“When Steve Davis beat John Higgins the morning before we played our final session I knew Martin would be thinking – no disrespect to Steve – that he had a great chance to get to the semi-finals of the World Championship. Yeah, I knew he’d be thinking that so I came out full of confidence that if I could nick the first two or three frames I’d put him right under pressure.
“These are the things that go on between sessions. You have to try and relax, calm yourself down, get some sleep. It’s all about your mind. TV viewers don’t see all that but it’s what makes the tournament what it is.”
The world title was Robertson’s fifth ranking success. The World Open swiftly followed as his sixth this season.
He knows there are always those on the fringes ready to carp and criticise. For some, a tournament victory is not enough, it’s how you do it that matters – as if players can handpick their opponents. Surely winning should suffice.
“In my first couple of finals I beat players outside the top 16 and people pointed the finger as if I’d had it easy,” Robertson said.
“I beat Ronnie in the quarter-finals in the first two tournaments I won, but people don’t remember that.
“If you beat the world no.1 you take over that seeding. You can’t beat the top eight in the world to win a tournament. It’s not possible.
“And just because you get a good draw, that doesn’t mean anything. You still have to win and people who have got so-called good draws have let it slip.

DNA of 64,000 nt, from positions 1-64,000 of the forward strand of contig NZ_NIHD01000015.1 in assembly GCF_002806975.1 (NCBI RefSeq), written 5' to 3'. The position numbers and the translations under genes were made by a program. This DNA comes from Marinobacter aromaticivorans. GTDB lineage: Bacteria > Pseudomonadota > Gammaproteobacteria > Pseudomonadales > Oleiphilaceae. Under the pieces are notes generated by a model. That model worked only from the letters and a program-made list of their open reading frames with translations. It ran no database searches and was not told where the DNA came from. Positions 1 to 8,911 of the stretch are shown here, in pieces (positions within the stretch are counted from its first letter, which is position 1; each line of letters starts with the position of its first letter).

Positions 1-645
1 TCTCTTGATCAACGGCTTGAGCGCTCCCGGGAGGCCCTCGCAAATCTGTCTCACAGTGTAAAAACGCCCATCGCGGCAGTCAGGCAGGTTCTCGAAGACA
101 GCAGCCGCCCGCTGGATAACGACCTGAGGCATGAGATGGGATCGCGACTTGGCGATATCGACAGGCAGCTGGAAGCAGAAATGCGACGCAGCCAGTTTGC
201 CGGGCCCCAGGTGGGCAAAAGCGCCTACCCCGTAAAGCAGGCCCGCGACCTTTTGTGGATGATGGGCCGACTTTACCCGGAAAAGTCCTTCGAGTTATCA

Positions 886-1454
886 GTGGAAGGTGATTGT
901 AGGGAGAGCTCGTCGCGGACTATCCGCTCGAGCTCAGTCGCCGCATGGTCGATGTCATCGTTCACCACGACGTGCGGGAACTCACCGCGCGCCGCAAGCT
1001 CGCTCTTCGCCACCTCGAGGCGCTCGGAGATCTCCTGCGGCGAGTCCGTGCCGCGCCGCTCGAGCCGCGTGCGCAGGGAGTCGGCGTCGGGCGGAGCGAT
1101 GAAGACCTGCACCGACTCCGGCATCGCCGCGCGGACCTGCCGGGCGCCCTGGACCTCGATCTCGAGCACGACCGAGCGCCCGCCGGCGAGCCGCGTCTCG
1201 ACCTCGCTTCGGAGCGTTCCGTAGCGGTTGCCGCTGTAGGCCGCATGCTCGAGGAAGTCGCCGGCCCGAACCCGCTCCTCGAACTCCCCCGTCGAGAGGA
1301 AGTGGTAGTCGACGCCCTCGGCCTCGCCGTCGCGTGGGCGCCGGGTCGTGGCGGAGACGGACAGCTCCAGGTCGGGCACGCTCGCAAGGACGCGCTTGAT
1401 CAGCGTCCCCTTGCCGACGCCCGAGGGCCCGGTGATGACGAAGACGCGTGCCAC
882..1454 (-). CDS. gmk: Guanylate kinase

“In the Welsh Open I beat Andrew Higginson, who had knocked out a number of top players, including John Higgins, Ali Carter and Stephen Maguire. He was playing brilliantly. There wouldn’t have been too many top players who could have come back from 6-2 down to lead 8-6 playing like that.
“In my last three finals I’ve beaten Ding Junhui, Graeme Dott and Ronnie O’Sullivan. Nobody can say I didn’t deserve those.”
And no one will surely argue with the notion that more silverware beckons for this talented left-hander. His game is better than ever, his mind is clear, he relishes his moment.
“I guess a lot of questions were asked of me since I became world champion as to how I would react," Robertson said.
"If you win a tournament you feel that you have to back it up and I couldn’t have responded any quicker. Winning the World Open showed any doubters that were out there that I could handle the pressures of being world champion."
In part two tomorrow: an insight into how Neil Robertson approached the world final, juggling life as a father and family man and why he thinks England may win the Ashes down under.